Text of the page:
Housing more affordable in March quarter

Rismark reports today that Australia’s average dwelling price-to-disposable household income ratio fell from its peak of 4.7 times in December 2009 to just 4.2 times in the March quarter of 2011.

In encouraging news for home buyers, Australia’s dwelling price-to-disposable income ratio is now back around its June 2003 level.

 With the exception of the GFC, this is the longest correction in Australia’s housing market valuation since Rismark’s analysis began in 1993 and confirms its projections last year. 1

This follows news yesterday that the RBA could keep its finger off the interest rate trigger until after the second-quarter 2011 inflation results are released in late July.

The headline mortgage rate is currently 7.8%, which is slightly higher than the average rate of circa 7.3% since the RBA adopted its “inflation-targeting” regime in the early to mid 1990s.

Rismark joint managing director Ben Skilbeck says: “We expect the national dwelling price-to-income ratio to continue to trend down over the next year or so as wages and disposable household incomes outpace capital growth. We are forecasting robust rental returns during this period, which should furnish owners with better total returns.”

“Contrary to popular myth, disposable household incomes in Australia have outpaced Australian capital city dwelling prices by a 7.5% margin over the last eight years based on RP Data-Rismark’s hedonic index.”

On the topic of when the RBA will next hike rates, ICAP’s Adam Carr says: “Having kept rates steady this month at 4.75% when there was a clear cut case to hike, the natural question is: what additional information could they possibly need to see to hike?

“My initial thoughts are that if they are going to wait till July, then waiting till August is no biggie. They are already behind the curve, so it makes little difference. I’d also note that there is no urgency in this [RBA] statement to hike in July – no clear signal. So until we see the board minutes, I think July and August are fairly even bets,” Carr says.

Terry McCrann of News Ltd and Fairfax’s Alan Mitchell are, however, today insinuating that an August move is more probable conditional on the second quarter inflation numbers supplying Australia’s central bank with a case to go. This brings them in line with UBS’s chief economist, Scott Haslem, who has long forecast an August hike.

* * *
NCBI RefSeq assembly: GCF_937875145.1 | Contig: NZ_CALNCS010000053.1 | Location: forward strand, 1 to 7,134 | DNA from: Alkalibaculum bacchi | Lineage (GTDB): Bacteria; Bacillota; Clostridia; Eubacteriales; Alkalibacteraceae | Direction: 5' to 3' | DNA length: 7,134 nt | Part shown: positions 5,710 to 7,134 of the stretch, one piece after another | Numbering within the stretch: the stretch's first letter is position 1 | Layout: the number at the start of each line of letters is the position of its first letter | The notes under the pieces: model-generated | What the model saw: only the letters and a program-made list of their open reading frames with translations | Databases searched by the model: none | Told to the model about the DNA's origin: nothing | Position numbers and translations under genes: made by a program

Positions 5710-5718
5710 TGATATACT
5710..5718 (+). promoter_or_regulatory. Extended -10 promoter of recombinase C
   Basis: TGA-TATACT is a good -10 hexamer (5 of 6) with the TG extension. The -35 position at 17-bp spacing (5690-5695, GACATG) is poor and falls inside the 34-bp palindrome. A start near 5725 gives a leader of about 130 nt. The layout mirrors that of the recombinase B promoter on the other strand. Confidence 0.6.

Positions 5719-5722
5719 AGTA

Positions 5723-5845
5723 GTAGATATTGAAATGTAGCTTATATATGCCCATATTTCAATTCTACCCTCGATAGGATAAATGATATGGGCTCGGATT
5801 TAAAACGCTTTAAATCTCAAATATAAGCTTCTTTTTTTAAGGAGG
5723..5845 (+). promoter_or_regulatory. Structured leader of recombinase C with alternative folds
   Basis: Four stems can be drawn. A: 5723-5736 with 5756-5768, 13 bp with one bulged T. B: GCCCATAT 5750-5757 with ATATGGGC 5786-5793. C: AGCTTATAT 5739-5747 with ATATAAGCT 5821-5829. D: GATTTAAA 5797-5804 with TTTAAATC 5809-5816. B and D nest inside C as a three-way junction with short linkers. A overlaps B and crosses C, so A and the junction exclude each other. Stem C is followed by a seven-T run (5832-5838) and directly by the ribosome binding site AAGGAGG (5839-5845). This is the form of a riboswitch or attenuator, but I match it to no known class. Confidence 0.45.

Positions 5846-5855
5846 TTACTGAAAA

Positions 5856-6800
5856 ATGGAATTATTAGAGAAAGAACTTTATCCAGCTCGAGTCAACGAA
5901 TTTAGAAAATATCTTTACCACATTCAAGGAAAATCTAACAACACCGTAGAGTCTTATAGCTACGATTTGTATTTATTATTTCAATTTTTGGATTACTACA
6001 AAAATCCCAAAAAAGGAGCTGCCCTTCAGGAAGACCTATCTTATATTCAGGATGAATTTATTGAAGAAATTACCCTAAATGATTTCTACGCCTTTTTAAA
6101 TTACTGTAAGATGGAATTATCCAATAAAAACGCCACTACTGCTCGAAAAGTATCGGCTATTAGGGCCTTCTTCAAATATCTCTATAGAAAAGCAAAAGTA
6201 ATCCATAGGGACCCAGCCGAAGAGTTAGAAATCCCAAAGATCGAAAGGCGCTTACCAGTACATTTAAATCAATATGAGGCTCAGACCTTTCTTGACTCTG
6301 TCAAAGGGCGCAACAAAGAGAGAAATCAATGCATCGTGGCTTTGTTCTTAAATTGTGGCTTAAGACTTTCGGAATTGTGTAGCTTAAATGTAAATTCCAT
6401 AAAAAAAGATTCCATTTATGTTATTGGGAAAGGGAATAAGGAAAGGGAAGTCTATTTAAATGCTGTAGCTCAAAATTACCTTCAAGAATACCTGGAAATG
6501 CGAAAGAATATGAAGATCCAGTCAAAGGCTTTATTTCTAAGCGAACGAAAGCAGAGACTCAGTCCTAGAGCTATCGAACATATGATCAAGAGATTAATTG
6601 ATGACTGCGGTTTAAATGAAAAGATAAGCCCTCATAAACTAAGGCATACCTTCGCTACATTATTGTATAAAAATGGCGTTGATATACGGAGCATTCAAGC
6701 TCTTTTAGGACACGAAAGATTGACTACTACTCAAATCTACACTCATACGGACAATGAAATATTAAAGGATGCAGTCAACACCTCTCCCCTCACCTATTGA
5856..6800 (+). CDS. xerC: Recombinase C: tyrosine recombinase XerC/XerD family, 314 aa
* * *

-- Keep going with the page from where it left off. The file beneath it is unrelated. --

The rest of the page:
If the inflation data do turn out to be benign, the RBA may be on hold until later in the year, consistent with Goldman Sachs’s Tim Toohey’s November forecast.

McCrann, who is known as the RBA’s “Shadow Governor” in financial markets, now believes that the RBA will need to be presented with an empirical catalyst to hike rates in July before receiving the next tranche of inflation data.

Tomorrow’s unemployment figures therefore loom large as a major monetary policy event. If the unemployment rate falls significantly below its current 4.85% level, which is widely regarded as consistent with a “fully employed” labour market, the RBA may feel it has sufficient justification to undertake another rate increase.

There has been widespread speculation that the RBA’s executive is at loggerheads with its more “dovish” board, which contains five representatives of corporate Australia, including businesses that are adversely affected by higher interest rates and an elevated currency. These include a current director and former CEO of the large retailer Woolworths.

McCrann has rejected this critique, and declares today that the RBA Board is “unified” around its comparatively dovish position, which has thus far ignored Australia’s very high first quarter inflation results.

Another swing variable is the departure of the notoriously “hawkish” Professor Warwick McKibbin from the RBA Board. July will be Professor McKibbin’s last board meeting.

Australia’s central bank has missed its 2.5% per annum through-the-cycle inflation target over the last decade, with underlying or “core” inflation averaging a substantially higher 3.0 per cent.

Alongside Norway, Australia has the highest inflation target in the developed world.

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